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Surrey-Delta a powerhouse in Metro Vancouver real estate investment

Central Surrey education mega-centre and Surrey-Delta industrial development reflect shift in population and potential in the Lower Mainland
Toby Chu, CEO and president
Toby Chu, CEO and president of CIBT Education (right), with HIlbert Ng, CIBT senior vice-president of corporate finance: Surrey’s old Stardust roller rink site being transformed into an education mega-centre. | Chung Chow

With industrial real estate sales dominating the region, home sales rising and a new education mega-centre about to rise, Surrey and Delta are becoming the new go-to for real estate investors in the Lower Mainland.

Vancouver-based CIBT Education Group Inc., the owners of Sprott Shaw College, founded 27 years ago, is currently developing the latest in a series of mixed-use properties that harness demand from international students and for residential real estate to create what company CEO and president Toby Chu calls “a win-win for everyone.”

In the past five years, CIBT has transformed itself into a mega real estate developer.

CIBT’s template is to purchase a site, partner with a developer to build a school campus and residential towers, lease out other space to schools and related businesses and rent hundreds of suites as student housing.

“We build, we fill them and then we sell the property,” said Chu, who now has nine “global education centres” across Metro Vancouver.

In Surrey, close to a Simon Fraser University campus and, like all its projects, near a SkyTrain station, CIBT has scaled back a planned 55-storey tower into a 38-storey building for “pragmatic reasons.”

The larger tower has already been approved for development by the City of Surrey, but rising construction costs and other issues convinced Chu that a smaller, more efficient tower was required.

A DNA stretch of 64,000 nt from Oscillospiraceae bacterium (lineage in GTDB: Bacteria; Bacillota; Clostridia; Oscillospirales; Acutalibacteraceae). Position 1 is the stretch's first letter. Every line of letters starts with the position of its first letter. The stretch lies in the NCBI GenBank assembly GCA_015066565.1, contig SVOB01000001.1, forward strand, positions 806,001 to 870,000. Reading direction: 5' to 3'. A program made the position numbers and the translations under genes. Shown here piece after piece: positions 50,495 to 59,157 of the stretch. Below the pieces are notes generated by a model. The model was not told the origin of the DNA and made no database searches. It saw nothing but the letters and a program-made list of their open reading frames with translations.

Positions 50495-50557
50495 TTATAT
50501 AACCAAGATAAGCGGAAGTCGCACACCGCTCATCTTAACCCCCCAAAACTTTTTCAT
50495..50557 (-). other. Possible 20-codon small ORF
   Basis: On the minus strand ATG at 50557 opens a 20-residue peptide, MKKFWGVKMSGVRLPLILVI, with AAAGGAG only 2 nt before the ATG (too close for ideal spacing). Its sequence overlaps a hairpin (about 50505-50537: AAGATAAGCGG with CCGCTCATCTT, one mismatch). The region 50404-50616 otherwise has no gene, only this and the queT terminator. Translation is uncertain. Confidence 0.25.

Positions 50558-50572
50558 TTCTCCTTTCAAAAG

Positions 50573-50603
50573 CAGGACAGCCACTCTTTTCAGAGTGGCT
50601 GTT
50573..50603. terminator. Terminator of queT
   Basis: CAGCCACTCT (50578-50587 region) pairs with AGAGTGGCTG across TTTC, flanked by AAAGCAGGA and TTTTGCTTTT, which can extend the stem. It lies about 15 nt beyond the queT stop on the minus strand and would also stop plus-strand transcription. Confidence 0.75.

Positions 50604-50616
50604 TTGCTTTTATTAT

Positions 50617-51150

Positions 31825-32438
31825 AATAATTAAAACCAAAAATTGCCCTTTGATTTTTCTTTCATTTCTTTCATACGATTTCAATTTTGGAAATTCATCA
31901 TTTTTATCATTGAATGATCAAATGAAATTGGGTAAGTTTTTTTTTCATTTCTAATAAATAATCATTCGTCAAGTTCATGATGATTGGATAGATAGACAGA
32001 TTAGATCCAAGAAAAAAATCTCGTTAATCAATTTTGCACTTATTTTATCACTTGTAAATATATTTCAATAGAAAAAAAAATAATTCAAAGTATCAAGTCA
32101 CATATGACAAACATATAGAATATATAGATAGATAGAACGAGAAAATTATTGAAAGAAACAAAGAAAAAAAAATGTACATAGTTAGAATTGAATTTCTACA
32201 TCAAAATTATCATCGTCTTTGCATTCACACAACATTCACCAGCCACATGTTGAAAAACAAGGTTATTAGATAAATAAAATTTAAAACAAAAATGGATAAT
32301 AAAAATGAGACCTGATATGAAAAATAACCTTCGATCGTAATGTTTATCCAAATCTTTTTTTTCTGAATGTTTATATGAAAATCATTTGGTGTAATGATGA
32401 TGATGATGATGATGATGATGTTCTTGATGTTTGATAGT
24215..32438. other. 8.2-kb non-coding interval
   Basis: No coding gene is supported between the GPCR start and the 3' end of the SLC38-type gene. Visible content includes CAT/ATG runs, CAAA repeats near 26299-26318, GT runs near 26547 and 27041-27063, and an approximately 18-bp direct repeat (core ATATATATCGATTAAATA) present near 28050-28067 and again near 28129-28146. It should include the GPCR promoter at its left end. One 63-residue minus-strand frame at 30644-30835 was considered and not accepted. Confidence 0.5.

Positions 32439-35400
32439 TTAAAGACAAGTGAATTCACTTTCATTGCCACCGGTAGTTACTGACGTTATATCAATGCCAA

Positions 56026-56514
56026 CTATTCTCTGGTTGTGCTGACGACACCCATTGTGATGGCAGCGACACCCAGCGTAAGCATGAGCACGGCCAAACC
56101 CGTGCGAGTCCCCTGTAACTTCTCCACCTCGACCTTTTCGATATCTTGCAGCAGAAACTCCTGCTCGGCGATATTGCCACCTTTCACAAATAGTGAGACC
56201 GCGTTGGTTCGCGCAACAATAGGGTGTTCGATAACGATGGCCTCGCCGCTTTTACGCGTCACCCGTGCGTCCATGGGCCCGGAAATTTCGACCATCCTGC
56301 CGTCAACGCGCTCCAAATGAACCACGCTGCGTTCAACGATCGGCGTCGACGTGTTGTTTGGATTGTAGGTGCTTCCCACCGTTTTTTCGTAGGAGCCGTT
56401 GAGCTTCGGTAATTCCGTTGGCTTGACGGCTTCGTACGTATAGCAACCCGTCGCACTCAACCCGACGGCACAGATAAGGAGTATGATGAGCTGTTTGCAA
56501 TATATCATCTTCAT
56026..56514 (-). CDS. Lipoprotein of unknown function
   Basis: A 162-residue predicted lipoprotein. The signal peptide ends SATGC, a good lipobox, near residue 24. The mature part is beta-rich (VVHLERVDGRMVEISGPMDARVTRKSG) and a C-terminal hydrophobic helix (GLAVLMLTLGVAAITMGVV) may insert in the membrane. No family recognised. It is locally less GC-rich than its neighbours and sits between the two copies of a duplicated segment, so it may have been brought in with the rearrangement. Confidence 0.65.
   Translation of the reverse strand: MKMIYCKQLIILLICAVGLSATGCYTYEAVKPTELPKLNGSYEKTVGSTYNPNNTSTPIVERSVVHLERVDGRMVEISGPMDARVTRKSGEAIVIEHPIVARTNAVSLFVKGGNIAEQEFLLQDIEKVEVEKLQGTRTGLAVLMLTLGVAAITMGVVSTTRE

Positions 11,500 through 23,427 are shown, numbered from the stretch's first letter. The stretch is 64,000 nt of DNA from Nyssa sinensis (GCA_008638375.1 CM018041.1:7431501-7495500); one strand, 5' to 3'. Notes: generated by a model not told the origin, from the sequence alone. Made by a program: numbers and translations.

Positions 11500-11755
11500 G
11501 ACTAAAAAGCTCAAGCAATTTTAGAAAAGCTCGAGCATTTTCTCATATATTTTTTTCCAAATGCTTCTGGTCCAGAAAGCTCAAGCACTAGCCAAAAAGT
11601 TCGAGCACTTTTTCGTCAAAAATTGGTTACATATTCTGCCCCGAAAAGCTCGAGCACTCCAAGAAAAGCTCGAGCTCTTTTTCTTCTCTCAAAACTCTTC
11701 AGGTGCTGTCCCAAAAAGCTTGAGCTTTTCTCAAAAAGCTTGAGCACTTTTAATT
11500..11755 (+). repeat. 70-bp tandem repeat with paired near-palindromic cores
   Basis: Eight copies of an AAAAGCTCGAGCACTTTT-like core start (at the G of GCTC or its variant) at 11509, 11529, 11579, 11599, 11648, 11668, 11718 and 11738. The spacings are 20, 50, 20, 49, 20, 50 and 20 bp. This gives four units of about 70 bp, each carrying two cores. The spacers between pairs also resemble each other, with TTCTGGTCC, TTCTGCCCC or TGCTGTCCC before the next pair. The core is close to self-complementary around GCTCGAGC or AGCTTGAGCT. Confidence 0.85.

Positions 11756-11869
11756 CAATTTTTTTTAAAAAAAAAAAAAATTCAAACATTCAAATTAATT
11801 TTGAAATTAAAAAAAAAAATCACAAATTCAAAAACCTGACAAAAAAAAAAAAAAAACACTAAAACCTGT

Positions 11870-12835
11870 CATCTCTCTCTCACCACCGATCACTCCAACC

The Surrey GEC Education Mega Centre
The Surrey GEC Education Mega Centre, shown here in its first draft as a 55-storey tower, will now be around 38 floors when it completes. | Chris Dikeakos Architects

The complex will house Sprott Shaw and other college classrooms, and 180 student rental units that will rent for around $800 per month. A further 180 mini-condos will cover 10 floors and are expected to sell for around $750 per square foot. The project is being developed with WestStone Group.

Chu, born in Hong Kong and a Vancouver Community College graduate who has lived in Vancouver for 52 years, expects final civic approvals for CIBT’s GEC Education Mega Centre in Surrey by this fall, with construction getting underway shortly after.

Presale condos rising

The potential of condo pre-sales in the CIBT tower is looking better now because of an uplift in Surrey housing sales.

In August, sales of existing homes in Surrey and Delta increased 25 per cent compared to a year earlier, the biggest surge in the Fraser Valley, which saw an 11 per cent sales rise, according to the local real estate board.

Despite the sales spike, the average price for a Surrey condo apartment is $402,083, down 3.1 per cent from a year ago, according to the Fraser Valley Real Estate Board, and is $363,100 in North Delta. These are among the lowest condo prices in the Lower Mainland.

The vacancy rate for condo rentals in Surrey and Delta is around 0.5 per cent.

Surrey and Delta are “green light” areas for condo developers, said Scott Brown, president and CEO of Fifth Avenue Real Estate Marketing. A key reason is population growth: an estimated 1,000 people per month are moving into the Surrey-Delta region. 

Industrial development

With the 10-year average for annual industrial sales topping $300 million and more than 200 transactions last year, the Fraser Valley is now B.C.’s most active industrial market – and Surrey is the hot spot, according to Avison Young.

In the 12 months ending in July 2019, Surrey led the Fraser Valley in industrial sales volume, new development and land transactions, data shows. Despite having the largest inventory of industrial real estate in Metro Vancouver, at 32.6 million square feet, Surrey’s industrial vacancy rate is a tight 1.3 per cent, Avison Young discovered. 

And much of the speculative new industrial product will be sold, not leased.

“Strata is increasingly the only option for owner-occupiers because of the limited supply of free-standing buildings,” said Avison Young principal Garth White, who specializes in Fraser Valley industrial property sales and leasing.

One of the largest industrial developments proposed for the Metro region, however, is in Delta, where Beedie Development Group has a 163-acre site close to Burns Bog that is proposed for heavy industrial use. That project is currently in the approval process